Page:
This level of integration not only simplifies supply chains from one logistics provider, but also adds flexibility in flows by enabling businesses to speed up or slow down their supply chains depending on market circumstances from one connected hub. Plus, storing goods away from Dublin Port could present cost savings on Detention and Demurrage (D&D), while still being able to reach it quickly for export.

Piecing together individual components of a supply chain can be extremely complicated, which is why we prioritise delivering the true value that comes with end-to-end logistics for our customers. Our strategically located Dublin warehouse campus has allowed us to build a fully integrated, end-to-end offering in the Irish market that provides unprecedented control, visibility and reliability through our global network of ocean, air and road. Warehousing and distribution remains a key part of the supply chain puzzle for companies worldwide, and through our Dublin warehouse campus we are able to provide full supply chain management services that drive success and enable growth in Ireland and beyond. Plus, the sustainability credentials of the state-of-the-art facilities add further benefits to customers looking to decarbonise their supply chain.

Lorraine Ryan
Strategic Sales Manager Ireland

Destination: Dublin

Ireland’s geographical location at something of a crossroads of Europe means it can serve as an ideal hub for companies looking to access the European market. Ireland’s EU membership, meanwhile, makes for more simplified customs procedures when trading with EU countries – an advantage over its neighbouring United Kingdom.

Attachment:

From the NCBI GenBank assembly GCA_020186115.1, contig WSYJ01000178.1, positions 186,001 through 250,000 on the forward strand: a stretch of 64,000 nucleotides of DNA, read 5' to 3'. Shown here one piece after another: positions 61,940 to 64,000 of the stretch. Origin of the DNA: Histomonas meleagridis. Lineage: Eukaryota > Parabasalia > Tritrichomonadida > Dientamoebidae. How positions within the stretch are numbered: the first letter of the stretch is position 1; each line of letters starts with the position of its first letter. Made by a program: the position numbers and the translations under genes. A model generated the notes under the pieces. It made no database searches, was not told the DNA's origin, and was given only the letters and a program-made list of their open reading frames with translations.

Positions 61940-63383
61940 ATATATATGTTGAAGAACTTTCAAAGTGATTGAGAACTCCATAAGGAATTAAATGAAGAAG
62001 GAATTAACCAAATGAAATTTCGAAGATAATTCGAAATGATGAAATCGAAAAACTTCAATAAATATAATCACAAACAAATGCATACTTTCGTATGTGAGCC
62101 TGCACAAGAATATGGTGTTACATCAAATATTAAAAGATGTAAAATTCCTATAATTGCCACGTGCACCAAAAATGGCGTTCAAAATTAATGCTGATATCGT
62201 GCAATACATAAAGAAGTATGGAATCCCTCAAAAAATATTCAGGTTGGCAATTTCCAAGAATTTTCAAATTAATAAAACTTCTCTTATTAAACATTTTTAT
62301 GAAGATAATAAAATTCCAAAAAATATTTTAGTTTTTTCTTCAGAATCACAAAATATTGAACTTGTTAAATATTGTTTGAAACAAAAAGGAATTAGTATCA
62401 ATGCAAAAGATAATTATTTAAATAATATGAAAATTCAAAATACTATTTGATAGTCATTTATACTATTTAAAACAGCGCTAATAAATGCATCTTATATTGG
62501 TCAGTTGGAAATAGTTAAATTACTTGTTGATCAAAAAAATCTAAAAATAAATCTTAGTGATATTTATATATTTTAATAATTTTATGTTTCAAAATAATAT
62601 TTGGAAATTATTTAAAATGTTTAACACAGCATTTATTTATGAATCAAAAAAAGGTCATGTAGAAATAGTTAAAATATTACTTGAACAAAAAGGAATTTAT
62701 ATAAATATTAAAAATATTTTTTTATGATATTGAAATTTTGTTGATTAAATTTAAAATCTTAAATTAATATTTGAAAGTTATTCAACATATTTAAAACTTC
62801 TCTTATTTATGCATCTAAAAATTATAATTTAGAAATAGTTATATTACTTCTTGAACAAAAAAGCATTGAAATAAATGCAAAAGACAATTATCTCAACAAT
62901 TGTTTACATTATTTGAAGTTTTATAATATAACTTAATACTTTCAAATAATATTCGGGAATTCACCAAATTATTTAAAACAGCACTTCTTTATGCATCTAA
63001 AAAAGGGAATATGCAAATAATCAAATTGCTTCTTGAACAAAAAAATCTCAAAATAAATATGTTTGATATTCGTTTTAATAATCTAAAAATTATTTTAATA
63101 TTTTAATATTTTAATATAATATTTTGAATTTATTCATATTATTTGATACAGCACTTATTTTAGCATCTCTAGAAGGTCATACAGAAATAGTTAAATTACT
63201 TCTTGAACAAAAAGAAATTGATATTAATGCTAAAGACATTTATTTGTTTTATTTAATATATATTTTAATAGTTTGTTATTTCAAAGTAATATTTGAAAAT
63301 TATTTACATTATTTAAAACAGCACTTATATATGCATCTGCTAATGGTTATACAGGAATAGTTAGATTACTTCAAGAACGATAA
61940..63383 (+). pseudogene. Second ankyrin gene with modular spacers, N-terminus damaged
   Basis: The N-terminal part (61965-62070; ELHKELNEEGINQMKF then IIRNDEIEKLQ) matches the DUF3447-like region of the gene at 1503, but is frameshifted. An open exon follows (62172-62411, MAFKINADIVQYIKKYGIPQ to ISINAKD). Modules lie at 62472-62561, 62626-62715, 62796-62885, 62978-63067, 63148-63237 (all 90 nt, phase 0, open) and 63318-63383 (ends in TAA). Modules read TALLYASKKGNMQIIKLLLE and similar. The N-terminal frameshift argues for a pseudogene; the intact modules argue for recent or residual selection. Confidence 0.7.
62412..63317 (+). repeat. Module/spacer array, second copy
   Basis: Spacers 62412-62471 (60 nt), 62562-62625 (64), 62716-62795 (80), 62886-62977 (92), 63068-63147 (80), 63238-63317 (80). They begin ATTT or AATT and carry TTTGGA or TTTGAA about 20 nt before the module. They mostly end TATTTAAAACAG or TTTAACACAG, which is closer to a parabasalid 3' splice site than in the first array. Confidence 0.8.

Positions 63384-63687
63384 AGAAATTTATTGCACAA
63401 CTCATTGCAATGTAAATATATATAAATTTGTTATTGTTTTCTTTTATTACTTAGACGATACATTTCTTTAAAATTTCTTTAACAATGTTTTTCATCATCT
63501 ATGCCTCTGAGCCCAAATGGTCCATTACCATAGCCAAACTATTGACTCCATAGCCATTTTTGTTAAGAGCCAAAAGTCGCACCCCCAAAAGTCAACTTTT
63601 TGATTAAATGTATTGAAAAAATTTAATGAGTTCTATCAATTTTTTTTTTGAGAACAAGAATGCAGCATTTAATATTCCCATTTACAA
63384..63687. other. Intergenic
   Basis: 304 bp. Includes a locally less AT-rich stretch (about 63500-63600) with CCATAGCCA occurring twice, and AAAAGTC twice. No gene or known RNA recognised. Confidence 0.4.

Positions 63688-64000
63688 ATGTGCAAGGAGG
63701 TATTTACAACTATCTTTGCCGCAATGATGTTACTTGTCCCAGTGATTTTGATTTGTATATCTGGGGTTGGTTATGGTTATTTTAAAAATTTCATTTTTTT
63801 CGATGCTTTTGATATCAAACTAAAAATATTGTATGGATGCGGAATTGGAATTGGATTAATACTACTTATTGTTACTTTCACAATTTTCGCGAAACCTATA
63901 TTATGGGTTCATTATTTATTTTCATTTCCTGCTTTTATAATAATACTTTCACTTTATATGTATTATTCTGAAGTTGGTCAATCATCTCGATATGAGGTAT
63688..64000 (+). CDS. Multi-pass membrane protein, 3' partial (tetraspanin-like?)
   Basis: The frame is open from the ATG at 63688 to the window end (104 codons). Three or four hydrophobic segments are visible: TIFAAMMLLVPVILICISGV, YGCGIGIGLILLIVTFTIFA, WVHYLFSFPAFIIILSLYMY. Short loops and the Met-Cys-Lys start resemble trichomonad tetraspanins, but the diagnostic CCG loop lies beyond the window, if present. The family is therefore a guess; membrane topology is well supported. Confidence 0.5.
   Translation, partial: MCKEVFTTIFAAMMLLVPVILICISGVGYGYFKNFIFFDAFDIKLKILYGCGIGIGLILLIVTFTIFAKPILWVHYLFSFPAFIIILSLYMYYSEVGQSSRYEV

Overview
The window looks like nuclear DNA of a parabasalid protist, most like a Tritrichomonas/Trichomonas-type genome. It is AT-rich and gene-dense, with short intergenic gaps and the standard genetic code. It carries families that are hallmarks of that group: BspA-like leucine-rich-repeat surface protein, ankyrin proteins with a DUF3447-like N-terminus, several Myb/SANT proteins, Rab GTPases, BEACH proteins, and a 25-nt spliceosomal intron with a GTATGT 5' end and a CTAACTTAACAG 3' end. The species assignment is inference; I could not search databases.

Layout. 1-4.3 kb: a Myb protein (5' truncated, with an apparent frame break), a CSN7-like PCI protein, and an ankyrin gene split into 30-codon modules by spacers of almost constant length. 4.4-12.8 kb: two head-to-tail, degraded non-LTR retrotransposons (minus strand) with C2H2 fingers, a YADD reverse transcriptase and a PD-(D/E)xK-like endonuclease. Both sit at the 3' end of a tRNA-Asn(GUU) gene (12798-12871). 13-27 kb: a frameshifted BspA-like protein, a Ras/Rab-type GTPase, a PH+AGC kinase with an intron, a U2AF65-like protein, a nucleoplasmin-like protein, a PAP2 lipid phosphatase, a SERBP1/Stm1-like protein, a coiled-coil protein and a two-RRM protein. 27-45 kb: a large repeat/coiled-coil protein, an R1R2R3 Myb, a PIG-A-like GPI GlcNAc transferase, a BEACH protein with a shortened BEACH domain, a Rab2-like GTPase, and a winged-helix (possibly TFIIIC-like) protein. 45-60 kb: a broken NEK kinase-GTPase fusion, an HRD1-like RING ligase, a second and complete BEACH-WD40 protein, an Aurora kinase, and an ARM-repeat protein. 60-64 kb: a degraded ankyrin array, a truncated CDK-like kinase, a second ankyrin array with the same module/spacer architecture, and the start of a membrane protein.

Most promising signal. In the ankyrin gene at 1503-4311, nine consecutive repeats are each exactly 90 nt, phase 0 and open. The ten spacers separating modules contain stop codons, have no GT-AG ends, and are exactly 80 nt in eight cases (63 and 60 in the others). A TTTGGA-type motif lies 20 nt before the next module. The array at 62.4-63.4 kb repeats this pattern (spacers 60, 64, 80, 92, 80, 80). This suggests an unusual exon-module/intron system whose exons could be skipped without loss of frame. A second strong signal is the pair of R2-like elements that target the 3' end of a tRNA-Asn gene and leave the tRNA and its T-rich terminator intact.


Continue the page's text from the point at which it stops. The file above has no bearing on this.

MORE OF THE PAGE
Companies therefore bring goods to Ireland from across the world via ocean services, and store them until eager markets become apparent to transport to. Should companies also wish to get time-sensitive products to market as fast as possible, they can use air freight into Dublin with Maersk partner carriers or through the company’s own controlled network via the new Heathrow Airport facility.

From Asia, for example, goods are flown from Hangzhou, China, to Billund, Denmark, before being trucked to the bonded facility at Heathrow. Here, cargo is deconsolidated and customs paperwork is prepared by the expert team to minimise the possibility of complications at the border. From there, it’s delivered to the Dublin campus as standard the next day – ensuring cargo once again reaches the right market at the right time.

Maersk’s strategy in Ireland is another prime example of its integrator vision coming to life, with the warehouse campus acting as a central point for interconnected operations across ocean, road, and air services.

Being able to effectively reach all four corners of Ireland from one hub is one thing, but being in touch with the rest of the globe from the nearby port and airport adds another string to the campus’ bow and truly connects it with the world.

Do you want to hear more about our warehouse in Dublin or any other facility in Europe, click here Warehousing and distribution services in Europe | Maersk.